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Where to Register for a Baby Shower

Selecting the Best Store for Gift Registration

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If you choose to register, you will want to start the process about half way through the second trimester. To make it less overwhelming and more enjoyable, break the process down into manageable steps. Tackling this task in bite-size pieces will hopefully lessen the frustration and prevent you from "biting someone's head off" as a result.

Getting on the Same Page: Baby Budgets and Essentials

The first thing to do is make sure you are communicating with your partner. How much money do you plan on spending? Do you anticipate someone will host a shower for you? What really is essential for you to have and what can you do without? (See: What Do Babies Need). For more specific tips on figuring out essentials from non-essentials and making a baby budge see Baby Gift Registry Tips.

Discuss what stores are available and readily accessible in your area and to those out of town friends and family. If you find it impossible to find a store that is central to a majority of people, consider registering at two separate locations. Another possibility is to make one of your registries at an online universal registry. Universal registries allow you to pipe in your wish list from several different stores and locations. You may want to check out:

Do you wonder if any store stands head and shoulders above the pack of possibilities? Honestly, one of the "big bears" in baby products tends to stand out among parents - Babies R Us. Parents note that the registration process is easy and efficient, and they have stress-free return policy. You also may want to talk to other parents and find out their thoughts on your local stores.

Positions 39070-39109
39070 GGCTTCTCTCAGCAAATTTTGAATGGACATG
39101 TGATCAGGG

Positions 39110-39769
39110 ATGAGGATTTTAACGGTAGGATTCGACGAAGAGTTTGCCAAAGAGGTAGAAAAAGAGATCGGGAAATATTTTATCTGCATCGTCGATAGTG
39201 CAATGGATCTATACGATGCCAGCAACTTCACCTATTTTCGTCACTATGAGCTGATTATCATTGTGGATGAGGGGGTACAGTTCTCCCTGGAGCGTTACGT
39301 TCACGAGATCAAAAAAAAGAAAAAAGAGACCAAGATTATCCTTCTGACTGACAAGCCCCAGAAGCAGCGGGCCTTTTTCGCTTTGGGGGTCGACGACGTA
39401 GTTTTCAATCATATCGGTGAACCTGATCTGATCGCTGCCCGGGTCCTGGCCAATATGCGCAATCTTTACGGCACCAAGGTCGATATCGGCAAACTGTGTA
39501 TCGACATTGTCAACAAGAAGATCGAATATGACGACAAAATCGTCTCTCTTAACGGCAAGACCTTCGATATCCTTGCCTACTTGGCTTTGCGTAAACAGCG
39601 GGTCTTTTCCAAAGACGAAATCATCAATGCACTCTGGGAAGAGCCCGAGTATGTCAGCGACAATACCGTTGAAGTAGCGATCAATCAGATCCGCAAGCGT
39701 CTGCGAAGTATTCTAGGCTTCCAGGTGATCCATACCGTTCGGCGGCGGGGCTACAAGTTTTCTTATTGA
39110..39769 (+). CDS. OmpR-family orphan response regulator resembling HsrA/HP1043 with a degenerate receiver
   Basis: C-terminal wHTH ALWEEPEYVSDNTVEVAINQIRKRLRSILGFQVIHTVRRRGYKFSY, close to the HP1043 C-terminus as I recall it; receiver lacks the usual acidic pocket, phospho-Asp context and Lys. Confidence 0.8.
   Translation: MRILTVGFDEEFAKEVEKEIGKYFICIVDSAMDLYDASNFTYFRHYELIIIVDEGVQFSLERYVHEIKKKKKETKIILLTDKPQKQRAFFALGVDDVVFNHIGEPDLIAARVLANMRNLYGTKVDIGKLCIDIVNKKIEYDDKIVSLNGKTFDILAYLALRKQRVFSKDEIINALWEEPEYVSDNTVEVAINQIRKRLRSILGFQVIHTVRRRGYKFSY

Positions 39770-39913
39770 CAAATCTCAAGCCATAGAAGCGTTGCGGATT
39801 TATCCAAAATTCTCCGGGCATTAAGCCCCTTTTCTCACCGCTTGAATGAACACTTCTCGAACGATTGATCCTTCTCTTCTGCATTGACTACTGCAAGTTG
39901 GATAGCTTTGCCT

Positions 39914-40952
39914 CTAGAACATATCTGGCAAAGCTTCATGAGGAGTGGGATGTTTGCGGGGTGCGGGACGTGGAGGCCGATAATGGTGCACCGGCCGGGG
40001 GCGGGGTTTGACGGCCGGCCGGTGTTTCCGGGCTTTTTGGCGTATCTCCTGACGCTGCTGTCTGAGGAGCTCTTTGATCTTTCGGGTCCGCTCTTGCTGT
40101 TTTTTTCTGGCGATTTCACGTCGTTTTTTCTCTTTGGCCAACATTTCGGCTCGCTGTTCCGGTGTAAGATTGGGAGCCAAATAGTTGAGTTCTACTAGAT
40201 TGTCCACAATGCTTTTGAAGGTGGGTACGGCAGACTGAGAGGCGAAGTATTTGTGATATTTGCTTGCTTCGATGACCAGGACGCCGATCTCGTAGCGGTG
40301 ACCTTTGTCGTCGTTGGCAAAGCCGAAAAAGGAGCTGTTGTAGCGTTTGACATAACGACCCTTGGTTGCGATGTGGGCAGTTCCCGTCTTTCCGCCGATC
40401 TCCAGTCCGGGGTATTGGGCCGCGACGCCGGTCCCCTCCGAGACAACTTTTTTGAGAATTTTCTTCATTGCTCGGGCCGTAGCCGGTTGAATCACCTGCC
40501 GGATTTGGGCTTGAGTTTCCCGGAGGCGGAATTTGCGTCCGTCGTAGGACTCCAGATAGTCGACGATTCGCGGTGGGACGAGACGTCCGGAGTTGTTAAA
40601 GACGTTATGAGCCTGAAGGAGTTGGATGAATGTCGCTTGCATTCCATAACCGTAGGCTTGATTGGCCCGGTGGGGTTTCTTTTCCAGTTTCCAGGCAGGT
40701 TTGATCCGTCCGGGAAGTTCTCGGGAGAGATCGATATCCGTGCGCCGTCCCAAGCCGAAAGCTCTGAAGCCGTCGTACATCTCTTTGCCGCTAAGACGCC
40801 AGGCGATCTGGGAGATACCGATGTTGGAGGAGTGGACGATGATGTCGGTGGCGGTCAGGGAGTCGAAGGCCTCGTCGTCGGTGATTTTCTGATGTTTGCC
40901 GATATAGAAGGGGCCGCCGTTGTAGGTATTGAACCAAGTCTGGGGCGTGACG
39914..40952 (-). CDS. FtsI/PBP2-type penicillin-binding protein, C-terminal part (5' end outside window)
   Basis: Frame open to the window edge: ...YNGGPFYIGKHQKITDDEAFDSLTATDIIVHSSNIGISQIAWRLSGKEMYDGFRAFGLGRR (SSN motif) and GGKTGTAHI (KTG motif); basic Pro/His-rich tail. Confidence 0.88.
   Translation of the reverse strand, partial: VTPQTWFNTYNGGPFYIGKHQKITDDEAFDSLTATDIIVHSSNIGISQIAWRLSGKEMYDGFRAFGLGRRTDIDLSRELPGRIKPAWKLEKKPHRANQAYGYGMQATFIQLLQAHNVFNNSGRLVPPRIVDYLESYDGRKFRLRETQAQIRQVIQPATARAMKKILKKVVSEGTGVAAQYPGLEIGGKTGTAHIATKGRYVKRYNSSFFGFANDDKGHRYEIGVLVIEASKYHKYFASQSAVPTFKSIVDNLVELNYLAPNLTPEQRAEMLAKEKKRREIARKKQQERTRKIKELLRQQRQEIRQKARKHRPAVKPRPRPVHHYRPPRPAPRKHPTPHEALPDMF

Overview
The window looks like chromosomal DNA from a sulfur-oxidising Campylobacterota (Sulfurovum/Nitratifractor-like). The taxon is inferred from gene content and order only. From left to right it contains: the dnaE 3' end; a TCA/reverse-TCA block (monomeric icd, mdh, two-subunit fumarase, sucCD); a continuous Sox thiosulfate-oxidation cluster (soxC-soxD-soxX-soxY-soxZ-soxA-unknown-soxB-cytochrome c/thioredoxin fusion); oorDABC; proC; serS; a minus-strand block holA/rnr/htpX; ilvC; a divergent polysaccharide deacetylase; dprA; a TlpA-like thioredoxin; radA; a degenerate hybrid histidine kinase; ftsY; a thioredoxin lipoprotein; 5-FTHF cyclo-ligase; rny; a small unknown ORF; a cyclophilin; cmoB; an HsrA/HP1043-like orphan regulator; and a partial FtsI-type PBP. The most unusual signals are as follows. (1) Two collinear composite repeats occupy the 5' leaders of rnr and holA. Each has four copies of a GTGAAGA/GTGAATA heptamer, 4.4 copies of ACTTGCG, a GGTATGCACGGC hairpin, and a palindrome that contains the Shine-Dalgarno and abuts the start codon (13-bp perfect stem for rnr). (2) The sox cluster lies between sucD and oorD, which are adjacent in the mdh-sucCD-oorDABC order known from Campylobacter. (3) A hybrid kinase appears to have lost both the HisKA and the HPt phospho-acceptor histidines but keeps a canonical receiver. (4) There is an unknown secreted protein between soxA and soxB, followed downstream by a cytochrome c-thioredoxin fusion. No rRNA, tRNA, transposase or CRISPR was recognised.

Baby Registries and Return Policies

However, if you do not have a Babies R Us near you, pretty much any department store will have baby registry options (Baby Depot at Burlington Coat Factory, JCPenney, Sears, Target, Wal-Mart, etc). You may also find a small, local baby boutique that handles registries. The problem with many of the larger department stores is that they have a poor return policy. So before you get antsy and sign up at your long-time favorite department store, be sure to read the registry and return policy carefully. It may be advisable to avoid stores that have clauses such as:

  • Requiring a receipt for returns even if the item is shown as being purchased on the registry.
  • Refusing returns on items that received a greater quantity than what you registered. (And this WILL happen. It is inevitable).
  • A time limit for returns.
  • Stores that make you jump through hoops to use a gift card for online or telephone purchases.
  • Stores that have gift cards that expire or devalue over time (this is prohibited in some states).
  • Limitations on the number of returns or exchanges you may have.
  • Stores that will not permit you to purchase items online if they are available at the brick-and-mortar store. (That makes it a hassle for people who do not live near the store).

Once you have located a store with an easy registry policy, the next step is to begin browsing their selection of products. Do not make the mistake of registering for gifts without much forethought to what you need or want. Spend a few "date nights" visiting the store together or sitting down to browse online at what options are available (not to shop). These excursions need not be long and drawn out. They can merely be a simple trip through the aisles or browsing through their website to know the selection of products available to you.

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